On March 20, Iran freed Roland Marchal, a French sociologist who had been in prison in the country since June 2019. On the same day, France released Jalal Ruhollahnejad, an Iranian engineer who was arrested in February 2019 for trying to import U.S. technology for military use on behalf of an Iranian company.
France has urged Iran to free Mr. Marchal’s fellow researcher and life partner, Fariba Adelkhah, a dual French-Iranian citizen, who was also arrested in June 2019.
The Islamic Republic does not recognize dual nationality.
Marchal and Ms. Adelkhah were initially charged with “espionage,” a charge that was later changed to “seditious activities against the Islamic Republic” and “plotting against the country’s national security.”
Mr. Ruhollahnejad had reportedly traveled from Tehran to Moscow and then France, where authorities arrested him in February 2019. Three months later, a court in Aix-en-Provence, France, approved Ruhollahnejad’s extradition to the U.S.
The U.S. government has filed a formal complaint with the French government over its refusal to extradite Ruhollahnejad and his release to Iran in a prisoner exchange.
“The United States deeply regrets France’s unilateral decision to release Iranian national Jalal Ruhollahnejad from its custody,” a statement by the U.S. State Department said on March 22. “Ruhollahnejad was the subject of a U.S. extradition request. There are multiple outstanding U.S. charges against him related to the illegal export of equipment with military applications in violation of U.S. sanctions.”
“The United States and France have a shared interest in bringing those accused of serious crimes to justice, particularly in cases with national security implications,” the statement added. “It is regrettable that France failed to uphold its treaty obligations and prevented justice from being pursued.”
The spokesman for Iran’s Judiciary, Gholamhossein Esmaili, said Ruhollahnejad’s release “shattered America’s false sense of superiority.”
“They accused our fellow countryman of bypassing U.S. sanctions. These were vague and unfounded charges,” Mr. Esmaili was quoted by the Tehran-based Mizan Online News Agency on March 21 as saying. “Fortunately, the Islamic Republic stopped his extradition from France to the U.S. through the concerted efforts of the Intelligence Organization of the Islamic Revolutionary Guard Corps (IRGC), the Supreme National Security Council, the Foreign Ministry, the Ministry of Intelligence and the Judiciary.”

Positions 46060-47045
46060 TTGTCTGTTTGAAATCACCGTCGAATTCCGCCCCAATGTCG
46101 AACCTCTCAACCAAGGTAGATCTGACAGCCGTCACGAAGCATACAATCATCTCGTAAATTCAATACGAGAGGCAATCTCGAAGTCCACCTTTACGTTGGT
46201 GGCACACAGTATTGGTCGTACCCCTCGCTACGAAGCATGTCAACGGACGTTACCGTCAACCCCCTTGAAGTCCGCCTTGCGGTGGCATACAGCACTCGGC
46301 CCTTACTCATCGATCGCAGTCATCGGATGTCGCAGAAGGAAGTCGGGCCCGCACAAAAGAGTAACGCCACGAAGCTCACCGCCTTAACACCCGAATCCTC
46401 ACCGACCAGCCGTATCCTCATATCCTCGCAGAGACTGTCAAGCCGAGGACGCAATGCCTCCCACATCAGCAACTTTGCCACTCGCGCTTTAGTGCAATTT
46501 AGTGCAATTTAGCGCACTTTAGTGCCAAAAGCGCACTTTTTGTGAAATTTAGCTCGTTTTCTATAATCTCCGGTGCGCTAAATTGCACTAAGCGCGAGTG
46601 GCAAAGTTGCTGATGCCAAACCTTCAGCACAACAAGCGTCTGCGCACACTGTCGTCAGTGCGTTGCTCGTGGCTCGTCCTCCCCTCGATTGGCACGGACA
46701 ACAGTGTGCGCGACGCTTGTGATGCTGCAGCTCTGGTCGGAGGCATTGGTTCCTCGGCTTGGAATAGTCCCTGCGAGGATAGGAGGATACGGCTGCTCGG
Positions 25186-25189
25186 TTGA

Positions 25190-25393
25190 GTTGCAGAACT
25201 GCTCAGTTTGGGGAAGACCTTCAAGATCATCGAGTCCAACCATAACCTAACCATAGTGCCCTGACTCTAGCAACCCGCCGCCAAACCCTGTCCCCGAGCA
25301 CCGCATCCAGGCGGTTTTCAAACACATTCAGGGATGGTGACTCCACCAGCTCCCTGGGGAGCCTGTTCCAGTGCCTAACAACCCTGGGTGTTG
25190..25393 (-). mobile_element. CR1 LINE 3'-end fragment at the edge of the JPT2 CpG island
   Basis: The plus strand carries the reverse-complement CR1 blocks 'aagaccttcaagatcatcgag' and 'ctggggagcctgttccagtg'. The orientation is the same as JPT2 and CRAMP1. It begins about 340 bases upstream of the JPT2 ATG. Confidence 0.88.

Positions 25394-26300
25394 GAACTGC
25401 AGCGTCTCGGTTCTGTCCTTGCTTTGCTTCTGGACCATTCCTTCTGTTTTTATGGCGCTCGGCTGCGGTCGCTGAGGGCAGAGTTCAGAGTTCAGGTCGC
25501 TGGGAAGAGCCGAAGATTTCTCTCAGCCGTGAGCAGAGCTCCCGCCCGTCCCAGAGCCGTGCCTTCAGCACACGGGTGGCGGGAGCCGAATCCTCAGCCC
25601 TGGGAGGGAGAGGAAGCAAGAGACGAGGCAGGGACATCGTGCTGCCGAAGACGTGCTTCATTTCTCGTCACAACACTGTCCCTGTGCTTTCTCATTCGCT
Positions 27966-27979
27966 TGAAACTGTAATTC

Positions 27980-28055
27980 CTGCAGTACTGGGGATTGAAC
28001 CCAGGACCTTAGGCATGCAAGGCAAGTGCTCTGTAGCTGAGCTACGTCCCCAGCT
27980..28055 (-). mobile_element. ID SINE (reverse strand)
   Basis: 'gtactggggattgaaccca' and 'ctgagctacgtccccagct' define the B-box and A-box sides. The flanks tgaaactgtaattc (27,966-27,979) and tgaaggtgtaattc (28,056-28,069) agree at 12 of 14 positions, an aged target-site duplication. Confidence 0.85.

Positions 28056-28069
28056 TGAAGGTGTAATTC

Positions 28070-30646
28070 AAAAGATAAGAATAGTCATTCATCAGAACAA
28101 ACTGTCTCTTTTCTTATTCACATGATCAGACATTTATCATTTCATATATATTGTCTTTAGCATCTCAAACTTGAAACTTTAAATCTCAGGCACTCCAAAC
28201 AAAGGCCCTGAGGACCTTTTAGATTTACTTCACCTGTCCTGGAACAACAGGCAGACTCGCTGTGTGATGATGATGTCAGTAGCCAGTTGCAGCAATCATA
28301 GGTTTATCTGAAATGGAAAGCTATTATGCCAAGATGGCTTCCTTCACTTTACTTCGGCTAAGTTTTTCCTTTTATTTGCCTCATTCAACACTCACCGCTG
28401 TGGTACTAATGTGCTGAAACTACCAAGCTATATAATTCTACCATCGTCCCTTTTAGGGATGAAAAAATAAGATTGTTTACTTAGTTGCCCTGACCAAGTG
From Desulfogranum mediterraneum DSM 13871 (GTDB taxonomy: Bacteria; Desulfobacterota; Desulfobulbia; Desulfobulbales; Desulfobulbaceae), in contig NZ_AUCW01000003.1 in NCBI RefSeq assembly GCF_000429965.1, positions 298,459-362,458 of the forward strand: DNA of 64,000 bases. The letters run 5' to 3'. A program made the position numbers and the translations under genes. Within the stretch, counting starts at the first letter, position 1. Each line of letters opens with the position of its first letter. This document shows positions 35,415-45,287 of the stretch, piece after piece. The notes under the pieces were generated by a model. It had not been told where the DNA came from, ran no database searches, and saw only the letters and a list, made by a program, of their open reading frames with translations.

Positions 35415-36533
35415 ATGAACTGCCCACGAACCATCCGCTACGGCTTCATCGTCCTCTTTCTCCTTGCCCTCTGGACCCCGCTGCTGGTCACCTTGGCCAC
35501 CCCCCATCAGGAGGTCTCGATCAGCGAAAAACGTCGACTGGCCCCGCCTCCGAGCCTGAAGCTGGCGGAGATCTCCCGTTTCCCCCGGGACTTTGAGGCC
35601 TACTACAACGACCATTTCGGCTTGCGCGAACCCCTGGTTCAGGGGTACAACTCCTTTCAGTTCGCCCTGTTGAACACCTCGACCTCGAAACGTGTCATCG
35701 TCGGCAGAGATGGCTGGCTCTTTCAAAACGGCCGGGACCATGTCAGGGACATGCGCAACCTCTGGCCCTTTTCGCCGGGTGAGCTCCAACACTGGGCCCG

According to the French newspaper Le Figaro, Marchal’s freedom resulted from a tri-lateral negotiation between Iran, France, and the U.S., which also led to the release of Michael White, a U.S. military veteran, who had been held in Iran since 2018 on unspecified charges.
Mr. White was released and placed in the custody of the Swiss embassy in Tehran on the condition that he remain in the country. According to the U.S. State Department, White has cancer.
Some political observers believe that instead of demanding that the U.S. free an Iranian citizen held in an American prison for White’s release, Tehran hopes that Washington will not oppose its request for a $5 billion loan from the International Monetary Fund (IMF) to fight the COVID-19 epidemic in the country.
“We have asked for $5 billion in financial help under the IMF’s Rapid Financing Instrument (RFI) scheme,” the governor of the Islamic Republic of Iran Central Bank Abdolnaser Hemmati said in a tweet earlier this month.
The IMF has yet to respond to Iran’s request for financial help.
Tehran and Washington have negotiated several prisoner swaps in recent years.
In December 2019, Iran released Xiao Wang, a Chinese-American Ph.D. candidate in the Department of History at Princeton University, who was arrested in Iran in 2016 on charges of espionage. In exchange, the U.S. freed Iranian stem cell scientist Massoud Soleimani, who had been arrested in 2018 at Chicago’s O’Hare Airport on charges of violating sanctions against the Islamic Republic.
The signing of the 2015 Joint Comprehensive Plan of Action (JCPOA), better known as the Iran nuclear deal, signaled a thawing of relations between Iran and the U.S., which included prisoner swaps.
In January 2016, Iranian authorities released four Iranian-American dual nationals as part of a prisoner exchange with the U.S. They were Jason Rezaian, Tehran Bureau Chief for the Washington Post, Amir Mirza Hekmati, a former U.S. marine accused of spying for the CIA, Saeed Abedini, a Cristian pastor, and Nosratollah Khosravi-Roodsari.
The political climate has changed drastically since 2015. Former President Barack Obama and his Secretary of State John Kerry had adopted a more conciliatory approach towards Iran.
The current U.S. President Donald Trump and his administration’s policy of maximum pressure, which has so far included withdrawing from the JCPOA, imposing tougher sanctions and designating the IRGC as a terrorist organization has further isolated Iran from the International community.
Earlier this month, Iran released nearly 85,000 prisoners who tested negative for COVID-19, including Nazanin Zaghari-Ratcliffe, a 41-year-old British-Iranian aid worker who has been serving a five-year sentence in Tehran’s Evin Prison since 2016 for allegedly “plotting to topple the Iranian regime.”
Zaghari-Ratcliffe must wear an ankle tag during her temporary release and remain within 300 meters of her parents’ home in Tehran.
[Translated from Persian by Fardine Hamidi]